What is Stiff Person Syndrome? What to Know After Celine Dion Diagnosis – NBC Chicago

Celine Dion revealed to fans Thursday that she had been diagnosed with a rare neurological disorder known as “stiff person syndrome.” But what is it exactly?

According to Yale Medicine, stiff person syndrome is an autoimmune neurological disorder that can cause muscles in the torso and limbs to “alternate between rigidity and spasms.” In other words, the “muscles can sometimes rebel against us.”

The National Institute of Neurological Disorders and Stroke notes that it can also lead to “a heightened sensitivity to stimuli such as noise, touch, and emotional distress, which can set off muscle spasms.”

Dion said the symptoms can be debilitating.

“Unfortunately, the spasms affect every aspect of my daily life, sometimes causing difficulties when I walk and not allowing me to use my vocal cords to sing the way I’m used to,” she said.

Dion said she had no choice but to postpone her “Courage” tour, which was to restart in February after several delays. Her spring 2023 shows have been moved to 2024 and her summer 2023 concerts have been canceled.

“I miss seeing all of you, being on the stage, performing for you. I always give 100% when I do my shows, but my condition is not allowing me to give you that right now,” she said.

The disease is still considered extremely rare and no cause has been determined so far, though the NINDS reports women are twice as likely to be diagnosed with it as men.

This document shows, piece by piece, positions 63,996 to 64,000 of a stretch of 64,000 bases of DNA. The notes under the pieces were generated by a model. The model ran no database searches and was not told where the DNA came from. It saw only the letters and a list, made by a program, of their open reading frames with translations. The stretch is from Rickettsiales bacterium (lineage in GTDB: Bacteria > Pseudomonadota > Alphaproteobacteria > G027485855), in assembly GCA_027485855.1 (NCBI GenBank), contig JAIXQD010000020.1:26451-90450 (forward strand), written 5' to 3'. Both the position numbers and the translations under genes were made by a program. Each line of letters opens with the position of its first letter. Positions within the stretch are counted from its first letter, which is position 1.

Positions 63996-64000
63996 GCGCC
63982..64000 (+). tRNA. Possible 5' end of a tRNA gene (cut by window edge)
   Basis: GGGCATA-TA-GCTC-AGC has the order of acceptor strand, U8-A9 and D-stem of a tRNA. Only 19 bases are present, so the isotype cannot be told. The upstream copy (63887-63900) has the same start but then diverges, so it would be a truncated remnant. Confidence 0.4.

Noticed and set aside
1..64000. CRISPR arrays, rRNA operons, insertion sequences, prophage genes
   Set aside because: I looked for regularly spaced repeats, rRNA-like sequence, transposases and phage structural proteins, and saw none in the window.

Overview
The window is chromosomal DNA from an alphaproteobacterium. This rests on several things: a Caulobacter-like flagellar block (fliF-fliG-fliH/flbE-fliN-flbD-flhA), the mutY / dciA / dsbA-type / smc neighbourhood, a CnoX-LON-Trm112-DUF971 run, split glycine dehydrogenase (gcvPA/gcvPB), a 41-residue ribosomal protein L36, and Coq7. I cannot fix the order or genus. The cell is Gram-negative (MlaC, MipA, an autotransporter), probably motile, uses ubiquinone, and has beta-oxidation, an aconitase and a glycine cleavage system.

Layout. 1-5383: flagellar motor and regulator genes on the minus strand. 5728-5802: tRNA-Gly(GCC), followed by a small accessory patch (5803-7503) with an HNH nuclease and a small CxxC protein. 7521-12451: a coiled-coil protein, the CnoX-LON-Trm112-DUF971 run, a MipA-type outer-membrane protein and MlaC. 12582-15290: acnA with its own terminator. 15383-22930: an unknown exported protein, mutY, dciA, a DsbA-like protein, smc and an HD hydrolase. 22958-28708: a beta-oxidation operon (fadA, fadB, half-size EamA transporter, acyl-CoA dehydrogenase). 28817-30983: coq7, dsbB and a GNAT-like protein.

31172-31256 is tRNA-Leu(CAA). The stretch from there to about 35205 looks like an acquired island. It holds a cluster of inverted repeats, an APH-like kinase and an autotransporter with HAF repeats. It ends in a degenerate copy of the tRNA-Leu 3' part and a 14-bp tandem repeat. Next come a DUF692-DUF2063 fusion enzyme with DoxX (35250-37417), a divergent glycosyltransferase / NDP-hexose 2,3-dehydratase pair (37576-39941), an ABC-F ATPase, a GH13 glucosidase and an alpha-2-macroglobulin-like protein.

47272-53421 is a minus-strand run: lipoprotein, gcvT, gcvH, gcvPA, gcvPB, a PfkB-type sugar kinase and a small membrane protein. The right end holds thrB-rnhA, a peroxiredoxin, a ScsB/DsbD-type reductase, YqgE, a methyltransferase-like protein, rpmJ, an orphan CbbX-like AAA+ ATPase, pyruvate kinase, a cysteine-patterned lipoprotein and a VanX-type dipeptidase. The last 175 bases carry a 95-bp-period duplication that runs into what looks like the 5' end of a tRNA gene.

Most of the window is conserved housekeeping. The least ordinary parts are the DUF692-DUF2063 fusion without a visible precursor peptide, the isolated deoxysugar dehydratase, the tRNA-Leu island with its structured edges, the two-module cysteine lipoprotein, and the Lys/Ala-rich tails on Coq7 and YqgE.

Symptoms can sometimes be confused for things like Parkinson’s disease, multiple sclerosis, fibromyalgia, a psychosomatic illness, and more, experts say. But NINDS said a blood test can offer a more “definitive diagnosis.”

Symptoms can start between the ages of 30 and 60, Yale Medicine reported.

Currently, there is no cure for the disease, but there are some treatment options that can offer relief.

“People with stiff person syndrome can run the spectrum from mild to severe, and a personalized approach to treating the disease is the best way to ensure an improved outcome,” Dr. Richard Nowak, a neurologist at Yale Medicine, said in a statement.  

According to health experts, those with the disorder are often treated with muscle relaxers, steroids, anti-convulsants, physical therapy and more.

Dion said getting better has been a challenge.

“I’m working hard with my sports medicine therapist every day to build back my strength and my ability to perform again, but I have to admit it’s been a struggle,” she said. “All I know is singing. It’s what I’ve done all my life and it’s what I love to do the most. I miss you so much. I miss seeing all of you, being on the stage performing for you. I always give a hundred percent when I do my shows, but my condition is now allowing me to give you that right now.”

The Associated Press contributed to this report.

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